The article seeks to underscore the dismal performance of agriculture in Uganda despite the sector having the critical potential to leverage and power the development process of the country today. This notion is backed by the fact that during the 1950s up to the early 1970s, Uganda’s socio-economic landscape was a shining model of development within East Africa particular and Africa as a whole.
Apart from the introduction therefore, the other aspects to be covered herein include, background, Situation Analysis of Agriculture and Rural Development in Uganda, Prospects for ICT-led Interventions to boost Agriculture in Contemporary Uganda and in the Southern Societies and, recommendations. Hopefully, the details that will come out about these aspects will provide a clear direction as to how best to harness ICT applications so as to transform the agricultural sector and the hence, leap-frog Uganda’s entire development process from its current “trend of survival” to that of sustainable prosperity
As a matter of fact in the current millennium, ICT-led science, Technology and Innovations are increasingly becoming critical drivers of our lives; these factors hold the key to an everlasting source of economic development and important inputs for poverty reduction. Advances in ICT-led scientific and technological knowledge and more so skills, will make significant reduction of poverty and improvement in the quality of life in contemporary societies and posterity.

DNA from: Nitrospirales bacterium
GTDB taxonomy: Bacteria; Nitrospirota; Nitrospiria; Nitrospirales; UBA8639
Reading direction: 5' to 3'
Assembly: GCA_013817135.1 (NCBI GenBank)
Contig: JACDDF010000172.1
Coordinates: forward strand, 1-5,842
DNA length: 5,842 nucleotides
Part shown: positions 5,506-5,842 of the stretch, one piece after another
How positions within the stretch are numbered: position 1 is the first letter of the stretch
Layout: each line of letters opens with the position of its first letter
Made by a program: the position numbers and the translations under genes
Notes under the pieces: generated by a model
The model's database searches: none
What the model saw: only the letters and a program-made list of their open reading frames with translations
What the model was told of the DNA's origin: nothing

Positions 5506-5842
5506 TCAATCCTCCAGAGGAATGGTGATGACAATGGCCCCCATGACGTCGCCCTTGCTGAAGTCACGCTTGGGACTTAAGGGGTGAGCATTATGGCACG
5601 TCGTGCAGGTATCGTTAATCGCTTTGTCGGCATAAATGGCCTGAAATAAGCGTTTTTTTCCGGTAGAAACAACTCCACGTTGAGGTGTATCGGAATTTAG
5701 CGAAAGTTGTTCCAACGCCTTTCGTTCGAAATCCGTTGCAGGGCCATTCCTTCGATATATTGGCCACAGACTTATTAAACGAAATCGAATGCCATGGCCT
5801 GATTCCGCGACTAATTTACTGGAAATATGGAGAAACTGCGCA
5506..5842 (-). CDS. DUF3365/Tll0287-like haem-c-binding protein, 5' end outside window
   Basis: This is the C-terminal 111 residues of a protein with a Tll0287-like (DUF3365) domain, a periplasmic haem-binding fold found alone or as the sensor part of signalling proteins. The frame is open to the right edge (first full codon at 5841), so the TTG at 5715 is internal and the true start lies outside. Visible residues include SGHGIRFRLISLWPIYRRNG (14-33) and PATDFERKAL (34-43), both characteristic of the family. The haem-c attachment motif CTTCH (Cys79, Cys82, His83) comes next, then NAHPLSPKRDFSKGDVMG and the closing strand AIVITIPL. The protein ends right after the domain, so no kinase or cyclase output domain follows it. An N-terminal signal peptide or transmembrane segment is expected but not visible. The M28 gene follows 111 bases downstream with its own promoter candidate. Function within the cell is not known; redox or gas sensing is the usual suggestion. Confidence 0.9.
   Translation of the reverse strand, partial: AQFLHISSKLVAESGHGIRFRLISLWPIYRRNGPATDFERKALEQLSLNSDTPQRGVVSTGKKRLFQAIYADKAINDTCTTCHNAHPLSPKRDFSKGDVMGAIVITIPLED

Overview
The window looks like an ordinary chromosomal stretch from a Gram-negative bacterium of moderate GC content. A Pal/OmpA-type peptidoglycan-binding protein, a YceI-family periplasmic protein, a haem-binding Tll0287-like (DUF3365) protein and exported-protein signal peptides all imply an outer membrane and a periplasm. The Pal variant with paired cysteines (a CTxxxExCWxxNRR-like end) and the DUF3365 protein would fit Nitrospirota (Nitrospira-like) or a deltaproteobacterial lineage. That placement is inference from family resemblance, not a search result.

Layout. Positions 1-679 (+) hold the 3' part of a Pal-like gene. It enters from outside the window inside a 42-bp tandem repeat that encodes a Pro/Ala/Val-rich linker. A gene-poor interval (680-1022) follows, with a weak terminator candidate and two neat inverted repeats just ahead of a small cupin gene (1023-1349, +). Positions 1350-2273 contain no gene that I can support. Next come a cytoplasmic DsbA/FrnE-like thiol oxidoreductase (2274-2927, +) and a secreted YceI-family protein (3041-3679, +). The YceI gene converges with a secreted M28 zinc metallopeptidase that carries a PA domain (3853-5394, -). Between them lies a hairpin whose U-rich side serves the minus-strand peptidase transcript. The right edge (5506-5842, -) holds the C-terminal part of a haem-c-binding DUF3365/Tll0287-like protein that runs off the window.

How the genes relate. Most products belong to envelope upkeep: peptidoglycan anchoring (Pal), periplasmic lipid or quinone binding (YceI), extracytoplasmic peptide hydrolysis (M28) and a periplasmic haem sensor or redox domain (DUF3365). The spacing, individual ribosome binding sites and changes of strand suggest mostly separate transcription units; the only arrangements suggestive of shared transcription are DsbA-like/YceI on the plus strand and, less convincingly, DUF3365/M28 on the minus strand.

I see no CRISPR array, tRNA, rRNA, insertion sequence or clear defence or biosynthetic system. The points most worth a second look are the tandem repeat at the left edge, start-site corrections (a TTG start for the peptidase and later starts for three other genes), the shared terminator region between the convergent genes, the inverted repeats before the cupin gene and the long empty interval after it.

Now is the time to combine our efforts in promoting the advancement of ICTs, science, technology and innovations as a means of improving living standards in communities, countries, regions, continents and, amongst humanity worldwide. More specifically, time is ripe for embedding ICTs applications in the operation of agro-based activities in Uganda – with the prospects for replicating any lessons of success learnt, in the other southern countries – where agriculture is seen and proven to be the economic mainstay of these societies.
Situation Analysis of Agriculture and Rural Development in Uganda
In the 1960s, Uganda’s economy was at its best whereby in 1965 it realized a GDP of US$500 million thereby equaling that of South Korea. The main economic activity during this period was agriculture, with coffee being the leading crop in terms of income; other key cash-crops included cotton, tea and tobacco. Agriculture was thus supplemented by tourism; that apart, the Ugandan population was self-sufficient in a variety of food crops such as bananas, maize, millet, cassava, sweet potatoes, Irish potatoes green vegetables and domestic animals.